- Pack: Grab handfuls of the cabbage and pack them into the canning jar. Keep pressing down on the mix with a spoon or your fist to pack it in nice and tight. Pour any liquid released by the cabbage it into the jar.
- Seal: Once all the cabbage is packed into the mason jar, get the cabbage leaf that you set aside and cut it to fit the jar opening. Place it on top of the kraut mix. This helps to seal in the moisture, and keep the cabbage weighed down. This is important so that the mix is submerged in the brine.
- Lid: Place the lid on the jar, and put it out of direct sunlight (the pantry is a good place).
- Press the cabbage every few hours: Over the next 24 hours, press down on the cabbage every so often using the big leaf on top. As the cabbage releases its liquid, it will become more limp and compact and the liquid will rise over the top of the cabbage
- Ferment the cabbage for 3 to 10 days: As it’s fermenting, keep the sauerkraut away from direct sunlight and at a cool room temperature. Continue to check it and press it down if the cabbage is floating above the liquid. Also, take the lid off every day, so that the gases don’t build up in the jar.
- Taste: Start tasting it after 3 days — when the sauerkraut tastes good to you, refrigerate it, this helps to slow the fermentation process down. You can also allow the sauerkraut to continue fermenting for 10 days or even longer. There’s no hard and fast rule for when the sauerkraut is “done” — go by how it tastes.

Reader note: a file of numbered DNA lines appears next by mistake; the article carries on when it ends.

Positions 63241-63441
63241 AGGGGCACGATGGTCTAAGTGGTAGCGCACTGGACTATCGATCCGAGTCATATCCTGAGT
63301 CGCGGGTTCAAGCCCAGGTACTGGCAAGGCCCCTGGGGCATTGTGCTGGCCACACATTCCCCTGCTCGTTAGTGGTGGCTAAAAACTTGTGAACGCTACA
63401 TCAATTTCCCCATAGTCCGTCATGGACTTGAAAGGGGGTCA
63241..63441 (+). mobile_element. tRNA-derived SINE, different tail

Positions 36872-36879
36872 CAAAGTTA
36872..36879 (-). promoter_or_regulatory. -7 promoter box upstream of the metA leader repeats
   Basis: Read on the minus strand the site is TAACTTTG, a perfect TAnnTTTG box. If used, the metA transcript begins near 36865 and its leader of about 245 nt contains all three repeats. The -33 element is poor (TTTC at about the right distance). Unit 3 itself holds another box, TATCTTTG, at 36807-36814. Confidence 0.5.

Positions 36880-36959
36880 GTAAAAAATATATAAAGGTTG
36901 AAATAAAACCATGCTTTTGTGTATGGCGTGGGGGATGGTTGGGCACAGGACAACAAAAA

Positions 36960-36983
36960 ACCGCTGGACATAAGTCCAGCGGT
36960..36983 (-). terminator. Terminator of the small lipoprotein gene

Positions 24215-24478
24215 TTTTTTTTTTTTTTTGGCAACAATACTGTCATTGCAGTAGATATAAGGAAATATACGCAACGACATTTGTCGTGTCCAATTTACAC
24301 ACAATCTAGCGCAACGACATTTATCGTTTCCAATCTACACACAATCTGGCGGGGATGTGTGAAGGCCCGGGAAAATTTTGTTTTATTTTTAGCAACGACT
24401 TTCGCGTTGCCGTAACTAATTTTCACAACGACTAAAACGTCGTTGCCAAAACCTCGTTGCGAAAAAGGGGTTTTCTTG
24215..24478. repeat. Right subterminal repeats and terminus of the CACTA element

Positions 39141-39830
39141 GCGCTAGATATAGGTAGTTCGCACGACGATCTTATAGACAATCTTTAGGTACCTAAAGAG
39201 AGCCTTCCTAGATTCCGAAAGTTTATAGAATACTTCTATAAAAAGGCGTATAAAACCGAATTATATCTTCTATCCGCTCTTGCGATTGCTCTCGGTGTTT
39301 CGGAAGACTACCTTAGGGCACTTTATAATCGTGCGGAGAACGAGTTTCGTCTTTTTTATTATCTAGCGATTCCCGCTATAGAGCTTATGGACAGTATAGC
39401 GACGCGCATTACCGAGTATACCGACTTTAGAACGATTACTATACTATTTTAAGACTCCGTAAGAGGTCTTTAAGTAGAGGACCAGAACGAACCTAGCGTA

- Store: This sauerkraut is a fermented product so it will keep for at least two months and often longer if kept refrigerated. As long as it still tastes and smells good to eat, it will be. If you like, you can transfer the sauerkraut to a smaller container for longer storage.
- Sauerkraut with Other Cabbages: Red cabbage, napa cabbage, and other cabbages all make great sauerkraut. Make individual batches or mix them up for a multi-colored sauerkraut!
- Canning Sauerkraut: You can process sauerkraut for longer storage outside of refrigeration, but the canning process will kill the good bacterias produced by the fermentation process. See this tutorial from the National Center for Home Food Preservation for canning instructions.
- Larger or Smaller Batches: To make larger or smaller batches of sauerkraut, keep same ratio of cabbage to salt and adjust the size of the container. Smaller batches will ferment more quickly and larger batches will take longer.
- Hot and Cold Temperatures: Do everything you can to store sauerkraut at a cool room temperature. At high temperatures, the sauerkraut can sometimes become unappetizingly mushy or go bad. Low temperatures (above freezing) are fine, but fermentation will proceed more slowly.
Want to Know More? Check Out These Resources:
- The Healthy Eating Site has great information about sauerkraut for people of all experiences with fermenting.
- The Art of Fermentation by Sandor Katz – Check them out for a great all-around resource on fermentation in general, fermentation problem-solving, and fermentation health benefits.
- Cultures for Health – A popular online resource for fermentation cultures and equipment, but I also turn to them for a lot of information on fermenting. They also have a free e-book on lacto-fermentation that is available if you sign up for their newsletter.